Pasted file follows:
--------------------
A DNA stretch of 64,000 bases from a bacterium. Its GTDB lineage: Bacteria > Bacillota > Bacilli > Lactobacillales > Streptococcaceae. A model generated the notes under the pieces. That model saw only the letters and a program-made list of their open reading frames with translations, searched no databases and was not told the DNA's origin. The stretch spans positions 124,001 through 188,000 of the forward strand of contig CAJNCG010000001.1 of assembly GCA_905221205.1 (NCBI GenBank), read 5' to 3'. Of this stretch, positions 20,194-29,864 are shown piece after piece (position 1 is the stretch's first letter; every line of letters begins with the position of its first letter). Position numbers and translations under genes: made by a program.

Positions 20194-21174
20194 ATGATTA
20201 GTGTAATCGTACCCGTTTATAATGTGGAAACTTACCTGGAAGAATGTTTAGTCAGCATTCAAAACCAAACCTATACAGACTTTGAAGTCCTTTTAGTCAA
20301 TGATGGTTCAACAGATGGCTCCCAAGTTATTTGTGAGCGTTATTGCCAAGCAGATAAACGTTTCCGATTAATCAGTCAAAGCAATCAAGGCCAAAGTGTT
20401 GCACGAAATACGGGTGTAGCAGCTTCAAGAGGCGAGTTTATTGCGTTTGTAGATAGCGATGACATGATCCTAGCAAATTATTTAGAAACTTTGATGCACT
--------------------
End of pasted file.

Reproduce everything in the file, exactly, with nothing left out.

A DNA stretch of 64,000 bases from a bacterium. Its GTDB lineage: Bacteria > Bacillota > Bacilli > Lactobacillales > Streptococcaceae. A model generated the notes under the pieces. That model saw only the letters and a program-made list of their open reading frames with translations, searched no databases and was not told the DNA's origin. The stretch spans positions 124,001 through 188,000 of the forward strand of contig CAJNCG010000001.1 of assembly GCA_905221205.1 (NCBI GenBank), read 5' to 3'. Of this stretch, positions 20,194-29,864 are shown piece after piece (position 1 is the stretch's first letter; every line of letters begins with the position of its first letter). Position numbers and translations under genes: made by a program.

Positions 20194-21174
20194 ATGATTA
20201 GTGTAATCGTACCCGTTTATAATGTGGAAACTTACCTGGAAGAATGTTTAGTCAGCATTCAAAACCAAACCTATACAGACTTTGAAGTCCTTTTAGTCAA
20301 TGATGGTTCAACAGATGGCTCCCAAGTTATTTGTGAGCGTTATTGCCAAGCAGATAAACGTTTCCGATTAATCAGTCAAAGCAATCAAGGCCAAAGTGTT
20401 GCACGAAATACGGGTGTAGCAGCTTCAAGAGGCGAGTTTATTGCGTTTGTAGATAGCGATGACATGATCCTAGCAAATTATTTAGAAACTTTGATGCACT